Thursday, June 27, 2013

Council drama: Jeff Johnson vs. Eugene Miller, Brian Cummins vs. Garcia & Cintron, Zack Reed vs. DUI charge

Zack Reed's running for reelection to city council despite his latest drunk-driving charge. Brian Cummins faces two Hispanic challengers. And Jeff Johnson's run against Eugene Miller threatens Martin Sweeney's council leadership.

Those are the big storylines we'll see in this fall's Cleveland city council races -- set in motion today, the filing deadline for the city's September 10 primary.

"I am now an official candidate in the race to retain the Council seat in Cleveland Ward 2," Reed tweeted last night. His toughest opponents may not be his four challengers, but his own legal troubles.

Reed is set for trial August 15 on his third drunk-driving charge, this one based on a March arrest. He could lose his council seat if a long jail sentence prevents him from showing up to enough meetings.

But Reed, who's been on council since 2000, has survived adversity before. A blunt maverick who ignores council's peculiar rules of deference, he beat an 2009 attempt to gerrymander him out of a job. He ran in a new ward in the Mt. Pleasant neighborhood and won 65 percent of the vote.

Brian Cummins, another maverick who beat a nasty gerrymander four years ago, faces a challenge of a different sort. He's a white guy in a ward redrawn this year to maximize the number of Hispanics in it.

Cummins' Ward 14 includes the Puerto Rican neighborhood around W. 25th St. and Clark Ave. The ward's political atmosphere is charged this summer because of the May 6 escape of Amanda Berry, Gina DeJesus, and Michelle Knight from Ariel Castro's Seymour Ave. home. Hispanic activists want to redouble their efforts to improve the neighborhood to help move it beyond the Castro case's stigma. For some of them, electing a Hispanic councilman is part of the agenda.

Nelson Cintron, a former councilman with a checkered past, is running against Cummins. So is newcomer Janet Garcia, an insurance agent who seems to have a well-organized campaign. Cummins and Garcia both attended a Hispanic town hall meeting at Lincoln-West High School two weeks ago. After the meeting split into breakout sessions to brainstorm goals, Garcia spoke for her group and called for electing a Hispanic political leader. Cummins let someone else speak for his circle, but he, too, is paying attention to Latino issues, talking up plans to develop W. 25th and Clark into a "Hispanic Village," a destination built on ethnic stores and restaurants, like Little Italy.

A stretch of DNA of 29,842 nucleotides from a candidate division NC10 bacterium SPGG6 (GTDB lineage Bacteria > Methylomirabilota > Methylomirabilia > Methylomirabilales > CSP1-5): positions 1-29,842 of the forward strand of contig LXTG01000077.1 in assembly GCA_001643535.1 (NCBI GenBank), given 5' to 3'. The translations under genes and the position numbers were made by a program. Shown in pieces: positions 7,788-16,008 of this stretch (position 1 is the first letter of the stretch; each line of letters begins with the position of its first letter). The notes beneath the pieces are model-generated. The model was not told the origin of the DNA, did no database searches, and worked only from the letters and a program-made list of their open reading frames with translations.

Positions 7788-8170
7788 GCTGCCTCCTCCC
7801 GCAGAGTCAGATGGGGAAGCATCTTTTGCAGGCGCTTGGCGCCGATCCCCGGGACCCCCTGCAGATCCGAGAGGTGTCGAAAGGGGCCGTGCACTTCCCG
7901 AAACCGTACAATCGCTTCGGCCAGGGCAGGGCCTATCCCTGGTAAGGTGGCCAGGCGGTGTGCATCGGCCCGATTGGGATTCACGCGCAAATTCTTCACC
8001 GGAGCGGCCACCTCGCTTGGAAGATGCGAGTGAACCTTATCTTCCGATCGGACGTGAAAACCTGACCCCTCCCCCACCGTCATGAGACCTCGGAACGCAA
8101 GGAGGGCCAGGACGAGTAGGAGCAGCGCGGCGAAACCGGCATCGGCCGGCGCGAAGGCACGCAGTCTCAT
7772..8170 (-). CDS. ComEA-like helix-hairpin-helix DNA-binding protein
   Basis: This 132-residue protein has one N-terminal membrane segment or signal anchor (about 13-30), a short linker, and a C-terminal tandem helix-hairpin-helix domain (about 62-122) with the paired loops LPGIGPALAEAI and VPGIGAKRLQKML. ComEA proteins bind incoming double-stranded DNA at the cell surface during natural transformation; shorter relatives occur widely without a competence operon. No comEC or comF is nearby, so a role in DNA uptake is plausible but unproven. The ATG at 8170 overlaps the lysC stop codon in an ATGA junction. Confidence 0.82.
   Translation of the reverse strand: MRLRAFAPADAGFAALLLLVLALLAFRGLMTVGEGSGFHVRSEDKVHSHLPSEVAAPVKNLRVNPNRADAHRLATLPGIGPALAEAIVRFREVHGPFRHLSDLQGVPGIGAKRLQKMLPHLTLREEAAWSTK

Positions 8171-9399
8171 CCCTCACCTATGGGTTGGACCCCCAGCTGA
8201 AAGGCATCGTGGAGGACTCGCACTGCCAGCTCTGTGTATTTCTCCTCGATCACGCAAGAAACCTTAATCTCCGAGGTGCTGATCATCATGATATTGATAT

In northeast Cleveland, Jeff Johnson aims to thwart council president Sweeney's redistricting map.  The new ward lines seemed to force Johnson into a race against fellow Glenville councilman Kevin Conwell.  Instead, Johnson is running in a weirdly drawn district that was stretched from South Collinwood through Glenville along St. Clair Avenue to try to set up Eugene Miller, a young Sweeney loyalist, with a safe seat.

The race is a high-risk, high-reward move for Johnson, who was considered Mayor Mike White's heir apparent until his 1998 extortion conviction and could be a mayoral contender again once Frank Jackson retires. (You can read Cleveland Magazine's 1999 profile, "The Rise and Fall of Jeff Johnson," here.)

Over in Hough's Ward 7, incumbent T. J. Dow faces a crowded field, including former interim councilwoman Stephanie Howse and Basheer Jones, a former radio host, poet and motivational speaker.

That race and the Johnson-Miller race could help determine whether the controversial Sweeney can remain council president -- or, whether Sweeney can successfully hand off the presidency to his top lieutenant, Kevin J. Kelley.